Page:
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When the partner slows you down, it is time to reconsider the relationship

25 years after overthrowing political domination of Namibia by South Africa, it is time for us to revisit our economic agenda and determine exactly how dependent we still are on Africa’s economic giant.

The issue of drafting an own and indigenous economic agenda becomes even more pertinent when one considers the direction the South African economy has taken since the international financial crisis.
Elsewhere in this edition is an article by Dani Rodrik, Professor of Social Science at the Institute for Advanced Study at Princeton University. Professor Rodrick discusses the potentially disruptive nature of capital inflows and outflows in frontier markets where capital controls are absent or limited, or not able to deal with the massive capital flows of an integrated global financial system. Both we and South Africa are just such markets.
We as the junior partner in the Common Monetary Area arrangement are only too painfully aware of the disruptive effect of capital flows as witnessed by the damage it does to the external value of the South African Rand. On top of that, given South Africa’s gross mismanagement of its own economy, Namibian policymakers, in my view, should start considering alternative channels to international capital.
This is easier said than done. For starters, our economy is only about 3.5% to 4% of the giant South African economy so our bargaining power is indeed extremely limited. Secondly, we have been part of the South African administrative sphere from 1915 to 1990. During this time, the local economy was only an extension of the stronger one. A very large number of our institutions and our local companies function within the constraints posed by South African dominance, both in terms of statutory processes and shareholding.
Furthermore, capital controls were punted for the past two decades as contrary to liberalised economic growth. If you want to grow your local financial markets, you have to let go of all capital controls eventually, we were told. This became the mantra from the developed world, especially from its financing institutions. It was not until last year that a significant proponent against this view came to the fore, in the person of the new Indian finance minister. Many analysts have pointed out in the past that capital flows can be highly disruptive to smaller economies but this view was seen as only of academic importance. When the Indian finance minister took up the crusade, the rest of the world had to pay attention. The capital controls debate then assumed some political significance and this is what we want.
Another expert on the disruptive nature of capital flows is none other than one of the board members of the Federal Reserve, Stanley Fisher. As an economist at the IMF, he observed first-hand over many years, what devastation uncontrolled capital outflows can cause in economies with limited liquidity. The currency crises of the Asian Tigers, Argentina, Russia, and later Mexico, are all contributed to unprecedented capital flows over which financial authorities in those countries had absolutely zero control. It always confounds me why the Rand and by implication, the Namibia Dollar can go for such a nosedive when capital flees the Johannesburg Securities Exchange. One would expect that the currency will appreciate to its former level once capital flows return but this is never the case. It does not confound me though, from an economic perspective. I know that positive net capital inflow is required to finance the deficit on the South African balance of payments, and that this deficit erodes local liquidity but what I find hard to understand is that, despite improved exports (due to the weaker currency), capital inflows never manage to take the Rand back to a level where the balance of payments will be neutral.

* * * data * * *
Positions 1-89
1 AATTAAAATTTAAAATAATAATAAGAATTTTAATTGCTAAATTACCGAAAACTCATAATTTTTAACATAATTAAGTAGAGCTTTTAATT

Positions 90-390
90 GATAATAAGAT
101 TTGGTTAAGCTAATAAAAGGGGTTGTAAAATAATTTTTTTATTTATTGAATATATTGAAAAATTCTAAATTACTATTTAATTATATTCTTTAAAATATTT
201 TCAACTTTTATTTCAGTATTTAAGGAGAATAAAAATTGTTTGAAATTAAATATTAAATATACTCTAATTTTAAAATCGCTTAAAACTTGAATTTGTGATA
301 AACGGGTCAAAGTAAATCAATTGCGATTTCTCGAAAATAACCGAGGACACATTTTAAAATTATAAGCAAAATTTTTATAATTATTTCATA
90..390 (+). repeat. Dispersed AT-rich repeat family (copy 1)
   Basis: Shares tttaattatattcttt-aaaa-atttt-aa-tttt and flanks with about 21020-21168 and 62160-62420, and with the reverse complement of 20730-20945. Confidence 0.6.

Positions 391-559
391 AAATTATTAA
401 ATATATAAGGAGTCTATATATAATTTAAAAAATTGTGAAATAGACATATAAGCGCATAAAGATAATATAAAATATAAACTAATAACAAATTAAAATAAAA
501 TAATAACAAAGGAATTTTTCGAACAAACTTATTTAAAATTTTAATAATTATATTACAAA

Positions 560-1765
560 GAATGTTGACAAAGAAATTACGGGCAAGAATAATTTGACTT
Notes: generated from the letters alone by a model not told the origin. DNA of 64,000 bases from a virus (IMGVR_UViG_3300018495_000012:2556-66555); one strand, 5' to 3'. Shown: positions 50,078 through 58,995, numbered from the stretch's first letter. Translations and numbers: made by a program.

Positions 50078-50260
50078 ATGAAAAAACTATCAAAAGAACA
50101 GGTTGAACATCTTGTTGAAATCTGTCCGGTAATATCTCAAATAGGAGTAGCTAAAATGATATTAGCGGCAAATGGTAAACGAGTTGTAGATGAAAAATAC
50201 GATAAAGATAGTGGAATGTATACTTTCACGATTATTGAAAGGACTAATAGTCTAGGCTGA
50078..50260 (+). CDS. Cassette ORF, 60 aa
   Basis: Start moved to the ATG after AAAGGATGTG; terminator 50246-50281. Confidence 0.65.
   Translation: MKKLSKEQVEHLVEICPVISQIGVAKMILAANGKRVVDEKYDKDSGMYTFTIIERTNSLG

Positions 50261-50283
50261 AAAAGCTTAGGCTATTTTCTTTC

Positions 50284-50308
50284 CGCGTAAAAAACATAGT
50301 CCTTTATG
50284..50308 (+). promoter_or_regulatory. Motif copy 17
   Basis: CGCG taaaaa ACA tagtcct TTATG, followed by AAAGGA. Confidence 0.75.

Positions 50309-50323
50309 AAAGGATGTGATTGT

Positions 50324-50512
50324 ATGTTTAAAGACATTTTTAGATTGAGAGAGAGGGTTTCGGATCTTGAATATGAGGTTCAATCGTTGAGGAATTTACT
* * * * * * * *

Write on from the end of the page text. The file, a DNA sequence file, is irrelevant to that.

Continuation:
In my view, the Rand is undervalued by some 30%. Not many analysts will agree with this assessment, and I have to admit, it is difficult to defend against the background of a sea of negative statistics. But I generally use Purchase Power Parity as a benchmark, and this shows to me broadly, that the Rand is much weaker than what its fundamental value dictates.
I do not propose we sever the umbilical link to the Rand, I am only asking that we establish and nurture secondary channels to other currencies and that includes markets trading in Yuan. This way, we can set up an alternative route to gain access to foreign funds, and to reduce our dependence on South Africa. Perhaps we must consider letters of credit that will link us directly to the Yuan, circumventing the need to do transactions in Euro or US Dollar or even in Rand.

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